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By Thomas C. Oden
The Church's Demons
One wouldn't expect a play about an aging Anglican clergyman to pack such a punch as to sweep all four Best Play awards on the London stage. Yet such was the acclaim that greeted David Hare's "Racing Demon" when first produced at the Royal National Theatre in 1990. Why it took so long to get to America is anyone's guess.
"Racing Demon" is one of a trilogy of plays (along with "Murmuring Judges" and "The Absence of War") in which Hare examines Britain's tottering institutions. It sets before us a story embodying a debate about divine compassion and human care, as well as a slew of issues concerning faith, revelation, homosexuality and ministry, prayer, pastoral care of the poor, and the role of the church in society.
As I settled into the plush seats of the inviting arena of the Vivian Beaumont Theatre at Lincoln Center, I wondered if this play would offer more of the same sort of unfair stereotyping we have seen so often in portrayals of clergy, who are generally depicted as bumbling, hyperpious, sterile, forgetful, wheedling, and whining--that is, when they are not homicidal maniacs who quote Scripture while dispatching their victims. But Hare gives us a plausible picture of four Anglican priests who operate a social service in an impoverished area of London.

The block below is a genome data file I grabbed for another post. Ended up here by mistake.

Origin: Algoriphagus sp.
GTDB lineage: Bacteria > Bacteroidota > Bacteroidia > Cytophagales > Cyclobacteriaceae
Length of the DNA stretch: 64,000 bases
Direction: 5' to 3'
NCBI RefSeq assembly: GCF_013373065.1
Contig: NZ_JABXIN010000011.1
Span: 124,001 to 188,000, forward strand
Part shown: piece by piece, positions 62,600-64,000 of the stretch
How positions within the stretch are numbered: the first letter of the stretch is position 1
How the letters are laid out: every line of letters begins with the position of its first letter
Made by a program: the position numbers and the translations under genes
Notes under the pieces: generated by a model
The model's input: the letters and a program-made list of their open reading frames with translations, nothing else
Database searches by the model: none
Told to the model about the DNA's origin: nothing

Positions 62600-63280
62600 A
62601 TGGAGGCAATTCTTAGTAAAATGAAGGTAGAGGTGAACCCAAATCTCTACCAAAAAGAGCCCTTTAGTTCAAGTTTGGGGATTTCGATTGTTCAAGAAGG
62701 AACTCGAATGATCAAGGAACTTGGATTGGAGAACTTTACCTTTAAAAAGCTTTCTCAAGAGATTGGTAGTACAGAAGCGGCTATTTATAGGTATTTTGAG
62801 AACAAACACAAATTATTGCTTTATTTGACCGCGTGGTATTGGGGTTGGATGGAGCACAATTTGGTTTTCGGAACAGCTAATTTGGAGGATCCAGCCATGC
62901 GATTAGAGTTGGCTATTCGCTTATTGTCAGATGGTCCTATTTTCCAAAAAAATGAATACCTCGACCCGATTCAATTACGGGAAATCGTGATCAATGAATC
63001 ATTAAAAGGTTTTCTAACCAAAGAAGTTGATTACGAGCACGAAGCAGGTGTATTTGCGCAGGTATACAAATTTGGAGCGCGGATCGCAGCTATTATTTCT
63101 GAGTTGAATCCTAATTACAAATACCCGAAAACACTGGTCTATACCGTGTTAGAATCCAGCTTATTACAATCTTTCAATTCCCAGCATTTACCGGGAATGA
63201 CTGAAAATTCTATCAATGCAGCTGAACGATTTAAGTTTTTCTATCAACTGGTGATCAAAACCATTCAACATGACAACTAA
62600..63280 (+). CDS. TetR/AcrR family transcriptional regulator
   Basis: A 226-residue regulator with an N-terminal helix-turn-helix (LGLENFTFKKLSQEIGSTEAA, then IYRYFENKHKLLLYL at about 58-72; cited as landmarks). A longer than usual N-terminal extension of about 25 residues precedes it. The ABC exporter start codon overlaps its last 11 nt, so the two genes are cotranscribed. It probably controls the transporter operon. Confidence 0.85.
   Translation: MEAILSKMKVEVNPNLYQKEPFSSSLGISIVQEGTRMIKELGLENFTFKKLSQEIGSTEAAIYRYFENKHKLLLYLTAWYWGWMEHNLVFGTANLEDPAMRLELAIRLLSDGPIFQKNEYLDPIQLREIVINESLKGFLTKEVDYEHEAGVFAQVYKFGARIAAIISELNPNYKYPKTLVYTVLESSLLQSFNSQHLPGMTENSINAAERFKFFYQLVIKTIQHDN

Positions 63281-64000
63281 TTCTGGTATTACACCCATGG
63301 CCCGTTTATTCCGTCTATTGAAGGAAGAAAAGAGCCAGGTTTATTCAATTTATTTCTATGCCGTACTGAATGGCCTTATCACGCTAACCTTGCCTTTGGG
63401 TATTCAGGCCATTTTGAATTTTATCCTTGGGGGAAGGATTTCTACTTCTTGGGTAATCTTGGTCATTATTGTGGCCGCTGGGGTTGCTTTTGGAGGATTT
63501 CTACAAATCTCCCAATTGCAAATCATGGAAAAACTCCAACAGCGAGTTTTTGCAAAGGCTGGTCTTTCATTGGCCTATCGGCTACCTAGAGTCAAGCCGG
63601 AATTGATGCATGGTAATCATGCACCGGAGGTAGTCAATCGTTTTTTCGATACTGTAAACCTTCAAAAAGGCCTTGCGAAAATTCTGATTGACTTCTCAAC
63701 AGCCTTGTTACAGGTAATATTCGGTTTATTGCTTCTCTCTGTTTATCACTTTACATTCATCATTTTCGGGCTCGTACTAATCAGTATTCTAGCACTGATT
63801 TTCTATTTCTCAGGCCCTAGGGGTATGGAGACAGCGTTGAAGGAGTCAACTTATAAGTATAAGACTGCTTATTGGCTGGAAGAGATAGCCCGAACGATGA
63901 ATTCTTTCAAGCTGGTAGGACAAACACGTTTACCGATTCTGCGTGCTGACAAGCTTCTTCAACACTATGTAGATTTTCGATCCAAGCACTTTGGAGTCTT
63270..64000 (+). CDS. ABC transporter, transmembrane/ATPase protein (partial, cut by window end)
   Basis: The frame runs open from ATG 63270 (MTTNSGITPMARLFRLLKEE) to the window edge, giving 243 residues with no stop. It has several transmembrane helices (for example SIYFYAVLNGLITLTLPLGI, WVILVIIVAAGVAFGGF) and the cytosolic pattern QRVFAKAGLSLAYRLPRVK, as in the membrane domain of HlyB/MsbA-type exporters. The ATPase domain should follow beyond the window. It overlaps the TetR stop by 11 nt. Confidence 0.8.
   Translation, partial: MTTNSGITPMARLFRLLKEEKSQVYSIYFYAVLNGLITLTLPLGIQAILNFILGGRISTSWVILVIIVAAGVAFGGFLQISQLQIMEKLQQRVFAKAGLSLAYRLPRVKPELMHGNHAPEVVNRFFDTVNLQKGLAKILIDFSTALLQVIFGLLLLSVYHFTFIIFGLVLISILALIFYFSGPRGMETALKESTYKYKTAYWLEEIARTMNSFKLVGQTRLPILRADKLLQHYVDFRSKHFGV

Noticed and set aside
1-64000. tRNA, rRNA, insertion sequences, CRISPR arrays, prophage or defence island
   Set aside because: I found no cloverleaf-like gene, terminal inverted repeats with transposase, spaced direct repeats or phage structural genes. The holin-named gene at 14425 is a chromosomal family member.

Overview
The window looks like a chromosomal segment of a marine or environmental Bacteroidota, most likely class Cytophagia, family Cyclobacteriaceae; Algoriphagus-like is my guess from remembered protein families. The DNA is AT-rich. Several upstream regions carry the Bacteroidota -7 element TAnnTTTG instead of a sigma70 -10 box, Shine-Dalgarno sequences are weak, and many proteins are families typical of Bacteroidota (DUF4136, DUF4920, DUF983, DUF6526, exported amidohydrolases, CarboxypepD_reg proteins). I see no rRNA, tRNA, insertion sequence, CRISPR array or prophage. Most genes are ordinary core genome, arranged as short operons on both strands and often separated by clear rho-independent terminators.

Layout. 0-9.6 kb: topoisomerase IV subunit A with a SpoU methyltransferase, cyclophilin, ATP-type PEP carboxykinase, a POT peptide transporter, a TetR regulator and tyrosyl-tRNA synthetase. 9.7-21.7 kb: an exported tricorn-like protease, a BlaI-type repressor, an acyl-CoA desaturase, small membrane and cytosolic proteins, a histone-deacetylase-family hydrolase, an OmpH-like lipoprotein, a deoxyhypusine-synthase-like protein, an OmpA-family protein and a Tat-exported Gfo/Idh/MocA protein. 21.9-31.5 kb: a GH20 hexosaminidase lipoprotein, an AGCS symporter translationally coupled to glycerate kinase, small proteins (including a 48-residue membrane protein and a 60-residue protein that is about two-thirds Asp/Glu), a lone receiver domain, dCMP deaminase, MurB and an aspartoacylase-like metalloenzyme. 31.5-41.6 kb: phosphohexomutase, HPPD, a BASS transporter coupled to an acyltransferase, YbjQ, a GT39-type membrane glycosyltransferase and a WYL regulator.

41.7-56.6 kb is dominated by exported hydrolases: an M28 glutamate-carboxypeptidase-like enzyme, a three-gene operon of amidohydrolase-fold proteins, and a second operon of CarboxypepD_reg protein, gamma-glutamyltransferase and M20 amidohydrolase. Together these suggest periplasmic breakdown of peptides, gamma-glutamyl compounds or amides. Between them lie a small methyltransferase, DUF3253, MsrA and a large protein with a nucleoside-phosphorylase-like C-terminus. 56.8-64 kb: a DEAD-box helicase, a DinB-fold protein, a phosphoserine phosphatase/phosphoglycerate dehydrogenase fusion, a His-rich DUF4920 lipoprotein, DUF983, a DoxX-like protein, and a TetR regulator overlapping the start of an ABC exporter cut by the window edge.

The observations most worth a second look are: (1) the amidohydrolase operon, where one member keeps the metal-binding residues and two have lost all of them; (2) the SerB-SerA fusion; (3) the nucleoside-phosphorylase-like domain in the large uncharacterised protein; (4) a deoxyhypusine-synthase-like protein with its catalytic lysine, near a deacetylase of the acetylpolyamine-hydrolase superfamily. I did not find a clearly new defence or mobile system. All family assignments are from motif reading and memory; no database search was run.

All action takes place in an austere raised space shaped like a cross. The spare, abstemious staging and artistic direction of Richard Eyre make the spectator feel like a participant-observer in a musty church or around its seamy edges. Eyre and company have re-created their London visual setting for this New York performance and populated it with an excellent set of experienced American actors: Josef Sommer (as the elderly liberal clergyman, Lionel Espy), Michael Cumpsty (as his young evangelical assistant, Tony Ferris), Kathryn Meisle (as Tony's girlfriend, Frances Parnell), Kathleen Chalfant (as the head parson's passive-aggressive wife).
Liberal and evangelical clerical prototypes provide the central conflict ...